When it boils down to it, life is really only about two things…
Health and relationships.
Without health, it’s hard to live the life you want. Without relationships, life just doesn’t have the same zing.
Despite the importance of both, many people seem to take them for granted.
Let’s start with health.
It should go without saying that our health is important and yet, day in day out, most of us are guilty of eating something that is less than good for us.
Potato chips, a chocolate bar, candy, cigarettes, a bottle of wine…we all have our vices.
Me, I’m guilty of eating two yummy chocolate chip cookies tonight. And since I’m no longer 18, I can feel it.
You see, there is a problem – we’ve only got one body.
We have two eyes, two hands, two legs, one stomach, you get the picture. Every one of these is irreplaceable. And more over, priceless.
A Ferrari costs $150,000…but how can you put a price on seeing?
We can replace a car, but our body is with us for the long haul…and I do mean THE long haul.
And yet, so many of us treat it like garbage.
There are people who watch their pets diets like a hawk and yet can’t even see their own feet. It’s crazy.
The sad truth is that most people only care about their health when it’s gone.
Their teeth are rotting, their lungs black, their bones brittle, their eyesight deteriorating…but they do little about it.
Then one day the pain begins and suddenly people spring into action.
The result, expensive procedures that may or may not work…most of which could have been avoided with a little care.
We all want our Toyota to keep running, so we take it in for a tune-up once a year or so. Our body, on the other hand, is put through the works and we expect it to just keep on ticking.
So many of us think we have plenty of time.
That we’ll start our new diet regiment tomorrow. That we’ll get in shape tomorrow.
And then one day, years down the line, tomorrow actually arrives and we have a lot of catching up to do.
I think my mentor, Jim Rohn, said it best, “Treat your body like a temple…not a woodshed.”
Thanks to my wife, I’ve never been healthier.
I have a balanced diet. I do yoga for my body and mind. And recently our entire family decided to start doing Karate.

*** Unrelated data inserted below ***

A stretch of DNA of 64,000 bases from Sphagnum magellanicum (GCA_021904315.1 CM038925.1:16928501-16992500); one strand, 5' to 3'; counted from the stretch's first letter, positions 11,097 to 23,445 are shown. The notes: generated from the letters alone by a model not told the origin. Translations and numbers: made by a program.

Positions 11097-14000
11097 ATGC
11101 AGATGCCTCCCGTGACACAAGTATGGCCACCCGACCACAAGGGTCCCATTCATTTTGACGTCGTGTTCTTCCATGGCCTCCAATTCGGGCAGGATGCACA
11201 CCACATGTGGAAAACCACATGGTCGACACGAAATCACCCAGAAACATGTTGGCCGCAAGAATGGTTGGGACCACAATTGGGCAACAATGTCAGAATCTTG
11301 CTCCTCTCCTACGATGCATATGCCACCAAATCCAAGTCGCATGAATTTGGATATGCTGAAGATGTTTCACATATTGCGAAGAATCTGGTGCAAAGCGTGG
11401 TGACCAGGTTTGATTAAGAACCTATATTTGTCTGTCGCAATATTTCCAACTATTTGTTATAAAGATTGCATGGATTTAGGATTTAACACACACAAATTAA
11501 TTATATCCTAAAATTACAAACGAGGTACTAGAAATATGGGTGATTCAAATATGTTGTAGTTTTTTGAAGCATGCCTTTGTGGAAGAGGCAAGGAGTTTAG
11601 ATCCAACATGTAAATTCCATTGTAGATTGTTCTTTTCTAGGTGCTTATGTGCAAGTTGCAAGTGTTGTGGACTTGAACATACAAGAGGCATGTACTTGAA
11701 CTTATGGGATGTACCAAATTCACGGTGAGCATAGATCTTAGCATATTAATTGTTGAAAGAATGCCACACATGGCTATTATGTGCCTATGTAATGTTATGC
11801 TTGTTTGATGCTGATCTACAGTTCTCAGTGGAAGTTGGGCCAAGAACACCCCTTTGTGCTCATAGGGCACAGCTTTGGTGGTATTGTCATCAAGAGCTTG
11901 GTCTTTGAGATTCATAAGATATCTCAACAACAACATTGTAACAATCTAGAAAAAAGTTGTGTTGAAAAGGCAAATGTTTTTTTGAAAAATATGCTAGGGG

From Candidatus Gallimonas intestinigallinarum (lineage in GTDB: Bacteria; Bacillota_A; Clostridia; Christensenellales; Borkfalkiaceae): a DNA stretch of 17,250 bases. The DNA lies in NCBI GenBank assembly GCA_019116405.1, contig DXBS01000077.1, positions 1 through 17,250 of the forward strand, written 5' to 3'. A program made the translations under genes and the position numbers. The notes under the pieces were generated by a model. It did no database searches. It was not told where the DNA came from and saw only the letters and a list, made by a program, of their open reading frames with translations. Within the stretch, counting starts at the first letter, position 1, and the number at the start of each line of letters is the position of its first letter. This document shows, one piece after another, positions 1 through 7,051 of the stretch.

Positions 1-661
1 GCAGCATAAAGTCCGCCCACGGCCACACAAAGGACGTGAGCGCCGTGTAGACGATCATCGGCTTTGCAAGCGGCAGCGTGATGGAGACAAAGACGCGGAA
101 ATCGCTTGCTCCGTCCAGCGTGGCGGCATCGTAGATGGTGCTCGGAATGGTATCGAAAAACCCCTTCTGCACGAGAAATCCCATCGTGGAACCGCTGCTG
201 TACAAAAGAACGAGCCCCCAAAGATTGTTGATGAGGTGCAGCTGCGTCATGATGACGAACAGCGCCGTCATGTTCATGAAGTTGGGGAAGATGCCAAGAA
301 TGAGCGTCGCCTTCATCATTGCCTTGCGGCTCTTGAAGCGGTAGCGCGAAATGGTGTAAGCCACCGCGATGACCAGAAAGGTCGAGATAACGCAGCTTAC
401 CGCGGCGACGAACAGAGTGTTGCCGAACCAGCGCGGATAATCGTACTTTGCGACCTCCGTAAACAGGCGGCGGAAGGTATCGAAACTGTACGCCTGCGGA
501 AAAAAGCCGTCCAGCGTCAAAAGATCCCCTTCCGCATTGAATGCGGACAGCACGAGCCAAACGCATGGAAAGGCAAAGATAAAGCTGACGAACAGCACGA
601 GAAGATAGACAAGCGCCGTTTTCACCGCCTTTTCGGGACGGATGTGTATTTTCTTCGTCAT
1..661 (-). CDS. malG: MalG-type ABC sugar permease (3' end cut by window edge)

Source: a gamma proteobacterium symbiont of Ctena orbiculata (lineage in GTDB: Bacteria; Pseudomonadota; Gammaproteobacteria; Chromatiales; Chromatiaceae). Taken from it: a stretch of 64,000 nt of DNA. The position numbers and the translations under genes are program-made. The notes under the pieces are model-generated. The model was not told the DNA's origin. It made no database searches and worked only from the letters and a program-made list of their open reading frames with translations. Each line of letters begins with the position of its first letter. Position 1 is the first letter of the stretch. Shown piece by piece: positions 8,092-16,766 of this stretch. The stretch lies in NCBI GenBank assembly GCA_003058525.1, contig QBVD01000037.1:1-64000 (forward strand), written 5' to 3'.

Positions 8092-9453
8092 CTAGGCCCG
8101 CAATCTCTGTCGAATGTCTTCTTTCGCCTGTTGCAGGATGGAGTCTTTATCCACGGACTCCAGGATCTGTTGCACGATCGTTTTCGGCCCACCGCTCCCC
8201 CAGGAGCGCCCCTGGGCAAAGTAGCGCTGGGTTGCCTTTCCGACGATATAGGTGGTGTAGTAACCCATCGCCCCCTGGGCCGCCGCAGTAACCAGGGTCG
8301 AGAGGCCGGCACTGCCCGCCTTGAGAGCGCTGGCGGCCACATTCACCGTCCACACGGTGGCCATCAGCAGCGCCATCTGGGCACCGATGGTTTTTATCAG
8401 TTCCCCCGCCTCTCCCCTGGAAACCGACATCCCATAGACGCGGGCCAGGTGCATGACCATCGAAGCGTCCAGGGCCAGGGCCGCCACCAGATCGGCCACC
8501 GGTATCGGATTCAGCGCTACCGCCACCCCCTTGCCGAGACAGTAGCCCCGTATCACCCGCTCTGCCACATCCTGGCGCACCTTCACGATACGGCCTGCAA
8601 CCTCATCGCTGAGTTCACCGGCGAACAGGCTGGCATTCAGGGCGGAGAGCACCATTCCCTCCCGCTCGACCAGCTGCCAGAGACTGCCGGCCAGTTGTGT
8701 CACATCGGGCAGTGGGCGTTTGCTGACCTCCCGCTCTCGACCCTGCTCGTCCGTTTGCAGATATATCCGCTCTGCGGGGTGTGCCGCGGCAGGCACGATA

And just to be safe I get my blood checked every few months.
Simply put, I’m doing what I can to stay healthy for as long as I can.
You can never be too careful when it comes to your health.
With health taken care of we can turn our focus to achievement and contribution.
In either case, relationships take center stage.
Failure is that much harder without having a friend’s shoulder to cry on, and victories much less sweet when you don’t have someone to share them with.
Our family and friends are often the reason many of us do what we do.
And it’s the relationships we develop and the stories we share that what we remember as the years go by.
Every successful business is nothing more than a good leader, a product of value and relationships. And the product isn’t all even that important.
Most people don’t realize that after the war the Sony corporation began by a group of I believe 12 people with the desire to make a difference.
While Sony started out fixing radios, their first product was actually a rice cooker.
Only one problem, it was defective.
It was a memorable failure for Ibuka and Morita and their team but it did not deter their drive to create quality products for the Japanese people. It was this drive that led Sony to become synonymous with innovation in the late 20th century.
It’s amazing what people that share a common goal can achieve.
Despite what people might think, it’s more one man than a product that leads a business to success.
All one has to do is look at Apple, FB, Microsoft, Zappos, Amazon, Walmart and many many more to confirm this fact which is why many businesses flounder when there are leadership changes.
Relationships in both our business lives and our social lives are often what make the difference between success and failure, between happiness and sadness.
And yet how many times have people left you hanging, forgotten dates, shown up late for appointments, or broken their promises to you.
Relationships are like bank accounts.
You can either add to them (by doing good things), or withdraw from them (by asking favors or disappointing people). The key is not going bankrupt.
I’ve had “friends” that cleaned out their accounts long ago…and all I can say is good riddance.
Life is too short to spend with people who don’t care enough about you.
Move on. The relationships you develop with often make you or break you.
Build relationships that are mutually supportive, by doing so you set yourself up for success in both business and life.